The Trades Union Congress (TUC) is calling for an immediate public inquiry into the handling of the COVID-19 pandemic. The call comes as workers around the world prepare to mark International Workers' Memorial Day today (April 28) in memory of those who have died or been injured or infected at work.
The British Dietetic Association (BDA) has added its voice to the movement, saying its members, along with other health and care professionals, have seen first-hand the devastating effects of COVID-19 on patients. Official figures show more than 11,000 people of working age have died since the pandemic began, and that at its peak nearly 50,000 health and care workers were off work due to COVID-19.
Annette Mansell-Green, BDA Director of Trade Union and Public Affairs says: "The BDA fully supports the call for an immediate and comprehensive public inquiry into the Government response to the COVID-19 pandemic. Our members, as part of the wider NHS team, have seen first-hand the devastating human cost of not only this dreadful virus but the consequences of the nature and timing of decision-making. No worker should ever be placed at risk by their employer, have their safety compromised or fear for their life whilst doing their job.
"We stand in solidarity with all workers who have paid the ultimate price as they cared for others and kept our country running. International Workers’ Memorial Day is our opportunity to show respect and to commemorate those who have lost their lives at work and we will do so. At the same time, we join the call for full accountability and assurance that Government will accept any findings and recommendations of such an inquiry in full in order to ensure that we never face such a catastrophic situation again."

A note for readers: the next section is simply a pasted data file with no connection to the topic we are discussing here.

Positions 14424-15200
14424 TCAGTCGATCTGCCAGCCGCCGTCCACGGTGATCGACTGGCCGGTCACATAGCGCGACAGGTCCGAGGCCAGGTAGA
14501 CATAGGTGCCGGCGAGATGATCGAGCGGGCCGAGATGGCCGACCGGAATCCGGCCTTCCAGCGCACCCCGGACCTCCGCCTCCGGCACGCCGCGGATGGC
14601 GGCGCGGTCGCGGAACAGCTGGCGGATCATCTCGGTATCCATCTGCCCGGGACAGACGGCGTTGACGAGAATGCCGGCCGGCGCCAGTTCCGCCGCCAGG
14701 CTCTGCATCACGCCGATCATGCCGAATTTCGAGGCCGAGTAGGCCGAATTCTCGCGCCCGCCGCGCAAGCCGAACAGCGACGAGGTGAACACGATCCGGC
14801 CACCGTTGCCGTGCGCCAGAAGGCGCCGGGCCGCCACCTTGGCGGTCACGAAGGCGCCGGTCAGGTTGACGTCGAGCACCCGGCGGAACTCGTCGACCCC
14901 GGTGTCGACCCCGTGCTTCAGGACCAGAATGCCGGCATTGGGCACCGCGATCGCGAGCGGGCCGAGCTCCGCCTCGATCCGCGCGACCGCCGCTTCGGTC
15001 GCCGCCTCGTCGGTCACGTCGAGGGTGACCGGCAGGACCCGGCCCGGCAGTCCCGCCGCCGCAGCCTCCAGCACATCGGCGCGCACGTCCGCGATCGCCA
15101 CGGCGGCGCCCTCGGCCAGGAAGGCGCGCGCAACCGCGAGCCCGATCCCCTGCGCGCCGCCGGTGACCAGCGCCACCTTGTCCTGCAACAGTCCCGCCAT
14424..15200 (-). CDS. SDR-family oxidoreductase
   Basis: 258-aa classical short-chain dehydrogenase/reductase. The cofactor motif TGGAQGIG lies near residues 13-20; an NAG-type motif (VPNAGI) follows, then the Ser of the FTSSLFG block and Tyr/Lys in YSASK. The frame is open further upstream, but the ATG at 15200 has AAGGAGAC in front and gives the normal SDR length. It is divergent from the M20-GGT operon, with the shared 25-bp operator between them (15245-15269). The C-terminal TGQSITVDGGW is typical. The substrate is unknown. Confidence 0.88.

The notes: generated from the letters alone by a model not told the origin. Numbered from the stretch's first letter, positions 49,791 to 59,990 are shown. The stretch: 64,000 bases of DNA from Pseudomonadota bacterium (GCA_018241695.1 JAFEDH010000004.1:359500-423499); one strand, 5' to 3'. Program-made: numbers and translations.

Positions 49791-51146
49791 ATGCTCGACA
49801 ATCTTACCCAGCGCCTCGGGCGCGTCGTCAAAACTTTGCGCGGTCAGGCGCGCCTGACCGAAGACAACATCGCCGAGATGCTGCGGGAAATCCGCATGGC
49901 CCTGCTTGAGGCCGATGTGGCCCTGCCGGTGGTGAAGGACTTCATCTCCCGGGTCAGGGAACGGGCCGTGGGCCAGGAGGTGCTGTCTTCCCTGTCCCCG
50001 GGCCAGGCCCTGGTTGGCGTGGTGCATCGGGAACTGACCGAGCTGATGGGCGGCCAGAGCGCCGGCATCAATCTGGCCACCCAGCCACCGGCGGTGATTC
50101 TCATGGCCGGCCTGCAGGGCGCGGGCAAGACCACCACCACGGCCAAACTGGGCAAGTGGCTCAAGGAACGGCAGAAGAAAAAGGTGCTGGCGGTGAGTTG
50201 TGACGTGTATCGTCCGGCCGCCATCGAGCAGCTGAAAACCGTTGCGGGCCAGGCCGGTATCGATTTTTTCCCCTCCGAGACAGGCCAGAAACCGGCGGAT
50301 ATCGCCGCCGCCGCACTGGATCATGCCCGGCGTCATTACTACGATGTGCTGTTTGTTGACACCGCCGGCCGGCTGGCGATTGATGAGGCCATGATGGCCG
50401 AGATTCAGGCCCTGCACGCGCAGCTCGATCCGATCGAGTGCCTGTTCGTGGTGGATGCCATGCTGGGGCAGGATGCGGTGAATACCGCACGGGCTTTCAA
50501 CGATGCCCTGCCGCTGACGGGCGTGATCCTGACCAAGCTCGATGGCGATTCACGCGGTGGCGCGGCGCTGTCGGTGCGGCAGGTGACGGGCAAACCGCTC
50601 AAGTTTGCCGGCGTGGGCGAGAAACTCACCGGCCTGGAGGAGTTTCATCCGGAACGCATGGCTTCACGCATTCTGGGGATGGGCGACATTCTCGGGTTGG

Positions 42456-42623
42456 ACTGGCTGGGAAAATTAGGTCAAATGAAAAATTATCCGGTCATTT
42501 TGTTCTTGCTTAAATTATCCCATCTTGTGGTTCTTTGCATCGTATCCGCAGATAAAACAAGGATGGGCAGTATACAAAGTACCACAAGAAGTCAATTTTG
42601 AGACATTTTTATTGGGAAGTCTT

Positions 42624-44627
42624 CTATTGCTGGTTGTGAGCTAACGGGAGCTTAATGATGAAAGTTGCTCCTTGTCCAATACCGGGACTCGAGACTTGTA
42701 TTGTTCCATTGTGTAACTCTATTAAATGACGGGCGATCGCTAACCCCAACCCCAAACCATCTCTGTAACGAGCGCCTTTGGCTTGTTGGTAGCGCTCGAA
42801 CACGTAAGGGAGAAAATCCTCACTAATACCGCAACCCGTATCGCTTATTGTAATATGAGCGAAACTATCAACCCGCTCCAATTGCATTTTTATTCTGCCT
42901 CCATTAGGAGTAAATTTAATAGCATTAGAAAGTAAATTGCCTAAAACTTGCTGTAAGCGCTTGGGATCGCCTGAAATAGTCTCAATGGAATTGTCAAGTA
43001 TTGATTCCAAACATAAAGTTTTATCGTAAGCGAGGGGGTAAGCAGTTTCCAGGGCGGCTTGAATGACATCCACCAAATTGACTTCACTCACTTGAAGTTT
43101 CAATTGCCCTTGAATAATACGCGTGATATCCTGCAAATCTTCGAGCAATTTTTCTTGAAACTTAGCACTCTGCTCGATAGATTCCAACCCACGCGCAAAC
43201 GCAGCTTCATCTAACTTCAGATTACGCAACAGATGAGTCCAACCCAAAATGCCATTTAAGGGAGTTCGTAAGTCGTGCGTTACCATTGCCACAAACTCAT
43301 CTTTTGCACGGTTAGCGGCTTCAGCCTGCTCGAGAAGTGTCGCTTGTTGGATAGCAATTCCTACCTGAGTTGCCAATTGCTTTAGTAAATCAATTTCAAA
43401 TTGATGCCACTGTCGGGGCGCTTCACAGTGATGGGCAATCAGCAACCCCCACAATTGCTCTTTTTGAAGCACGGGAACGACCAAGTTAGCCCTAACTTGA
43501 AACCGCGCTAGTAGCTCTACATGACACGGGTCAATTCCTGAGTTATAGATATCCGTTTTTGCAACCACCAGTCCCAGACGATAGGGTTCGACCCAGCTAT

The TUC says that, alongside scrutinising the quality of decision-making across the government's pandemic response, the public inquiry must specifically look at:
• Infection control and workplace safety, including: the failure to provide adequate financial support to self-isolate; provision of appropriate PPE for health and care staff throughout the crisis; the effectiveness of Test and Trace; and the failure to enforce the law on workplace safety.
• The resilience and capacity of public services, including: how prepared the NHS, social care, public health and local government were to deal with COVID-19; and the consequences of a decade of public spending cuts on pandemic preparedness across the public sector.
• The unequal impact of COVID-19 on different groups of workers; specifically Black and Minority Ethnic workers and insecure occupations among whom COVID mortality rates are disproportionately higher.
• The effect of the government’s economic support packages to ensure workers stayed in employment and businesses could continue, and the impact of these decisions on unemployment, poverty rates and equality.
• Who government contracts were awarded to and why, and the impact this had on the quality and supply of PPE and other areas of public procurement.